There is a silver lining to all the challenges and disruption that occurred in 2020. IT leaders and organizations are getting used to dealing with some level of constant change.
One of the biggest changes this past year was the shift to remote work. Generally speaking, IT used to support remote work only in absolutely necessary instances. This was particularly true in Germany, where working ways have always been more conservative. Recently, there’s been a lot of speculation and uncertainty around what work will look like after the pandemic. That reality will look different for every organization and region. The only consensus is that the way we do business is changing — even for organizations planning to make a full return to the physical office.
For many businesses, remote work is here to stay and that means IT leaders will need to rethink their strategies to continue to evolve. Here are three resolutions for your IT team to consider in 2021 to support this monumental shift.
1. Reposition strategy to support limited office work
Open-space concept offices may feel like a distant dream. And the offices of yesterday will continue to be a distant memory for some as the pandemic has driven many organizations to become permanently remote. Rather than everyone coming to work, many organizations will instead encourage employees to come into the office only to meet and collaborate as a team. Their desks will remain at home, or wherever that individual might be. While there are certainly companies whose employees must be ‘in office’, remote work will remain the general trend. IT leaders will need to continue to adapt their strategies when it comes to technology infrastructure, management, security and governance to support this shift.
2. Dial up security to support remote work
For many companies, security hasn’t been taken as seriously as it should have been in recent years. Now with an increasingly distributed workforce, this will have to change. Most assets and devices are no longer located in a traditional, physical office meaning it’s harder to keep track of what’s happening in your IT environment. To make sure your organization is keeping up with the appropriate levels of security, start by looking at hardware and your entire software landscape. What’s being used? Does it meet your company’s security standards? How is it being used and by whom? These and other questions will be increasingly important in ensuring a safe digital workplace.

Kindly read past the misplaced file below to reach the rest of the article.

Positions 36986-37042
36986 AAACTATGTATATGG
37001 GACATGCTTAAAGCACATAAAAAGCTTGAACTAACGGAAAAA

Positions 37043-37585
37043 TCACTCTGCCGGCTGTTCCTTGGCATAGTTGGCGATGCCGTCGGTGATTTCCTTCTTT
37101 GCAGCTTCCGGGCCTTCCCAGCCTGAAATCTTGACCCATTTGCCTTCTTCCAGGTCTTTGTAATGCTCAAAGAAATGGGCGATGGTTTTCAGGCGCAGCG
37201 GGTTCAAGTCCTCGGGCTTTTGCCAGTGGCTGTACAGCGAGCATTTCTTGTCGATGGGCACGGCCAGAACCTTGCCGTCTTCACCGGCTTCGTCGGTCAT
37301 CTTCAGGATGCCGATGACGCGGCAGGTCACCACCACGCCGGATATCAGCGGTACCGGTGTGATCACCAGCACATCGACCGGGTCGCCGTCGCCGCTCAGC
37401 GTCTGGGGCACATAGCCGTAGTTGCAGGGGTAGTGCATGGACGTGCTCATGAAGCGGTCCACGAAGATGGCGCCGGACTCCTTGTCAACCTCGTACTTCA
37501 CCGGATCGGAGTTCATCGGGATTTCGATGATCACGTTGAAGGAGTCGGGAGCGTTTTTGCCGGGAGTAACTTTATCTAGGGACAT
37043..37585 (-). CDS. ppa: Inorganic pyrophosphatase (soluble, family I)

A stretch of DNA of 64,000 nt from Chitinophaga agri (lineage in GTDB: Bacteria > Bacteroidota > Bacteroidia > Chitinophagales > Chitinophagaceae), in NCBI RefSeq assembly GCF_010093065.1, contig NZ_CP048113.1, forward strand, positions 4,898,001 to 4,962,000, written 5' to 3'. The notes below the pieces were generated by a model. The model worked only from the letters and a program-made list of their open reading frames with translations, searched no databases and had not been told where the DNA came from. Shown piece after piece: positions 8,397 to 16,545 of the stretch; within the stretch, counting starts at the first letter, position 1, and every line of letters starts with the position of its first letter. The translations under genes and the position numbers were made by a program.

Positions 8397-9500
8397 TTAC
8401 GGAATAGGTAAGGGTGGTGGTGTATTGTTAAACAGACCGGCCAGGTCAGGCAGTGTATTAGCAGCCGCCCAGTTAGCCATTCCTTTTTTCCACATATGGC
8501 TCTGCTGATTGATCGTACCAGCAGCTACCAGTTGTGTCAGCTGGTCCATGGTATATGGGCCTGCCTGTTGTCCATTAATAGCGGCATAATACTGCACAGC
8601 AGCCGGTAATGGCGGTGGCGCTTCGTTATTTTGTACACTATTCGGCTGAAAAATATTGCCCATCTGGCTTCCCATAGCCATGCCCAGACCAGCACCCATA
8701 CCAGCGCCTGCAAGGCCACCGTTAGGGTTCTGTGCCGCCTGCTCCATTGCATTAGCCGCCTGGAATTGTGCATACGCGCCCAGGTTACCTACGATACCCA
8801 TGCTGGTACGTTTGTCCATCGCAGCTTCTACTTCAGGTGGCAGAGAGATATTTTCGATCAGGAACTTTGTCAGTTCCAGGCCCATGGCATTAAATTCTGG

3. Do more, with less
The pandemic certainly slowed down business for many organizations but even if it didn’t impact yours, CIOs today must take a stringent look at the technology they have and optimize it for the highest ROI. In 2020, businesses implemented technologies they needed to stay operational and keep their employees connected. But now, it’s time to optimize and remove what you don’t need.
There are regional differences to this approach – most English-speaking countries in the EU, the U.S. and even Australia look to implement at say, 80% with the intent of going back and optimizing later. This used to be an acceptable approach, but after the uncertainty, last year, it’s more important than ever to examine your licensing against your software usage and your cloud services and cut the unused and unnecessary. This will save you money and reduce risk come audit time.
Preparing for the future
We can start to better understand and prepare for the future of work by looking around us today. Employees are working off home networks, on either their own laptops or one supplied by the business. They rely on cloud-based collaboration tools and they dial into your networks via VPN or other tools to access the data they need. For many organizations, the distributed workforce is here to stay and in 2021 IT teams will need to find more ways to support it.
CIOs will continue to have a degree of uncertainty as to what comes next. But by improving visibility over your technology, you can think strategically about the technology you’re using, how it’s being used, and how your business can be better equipped for the future.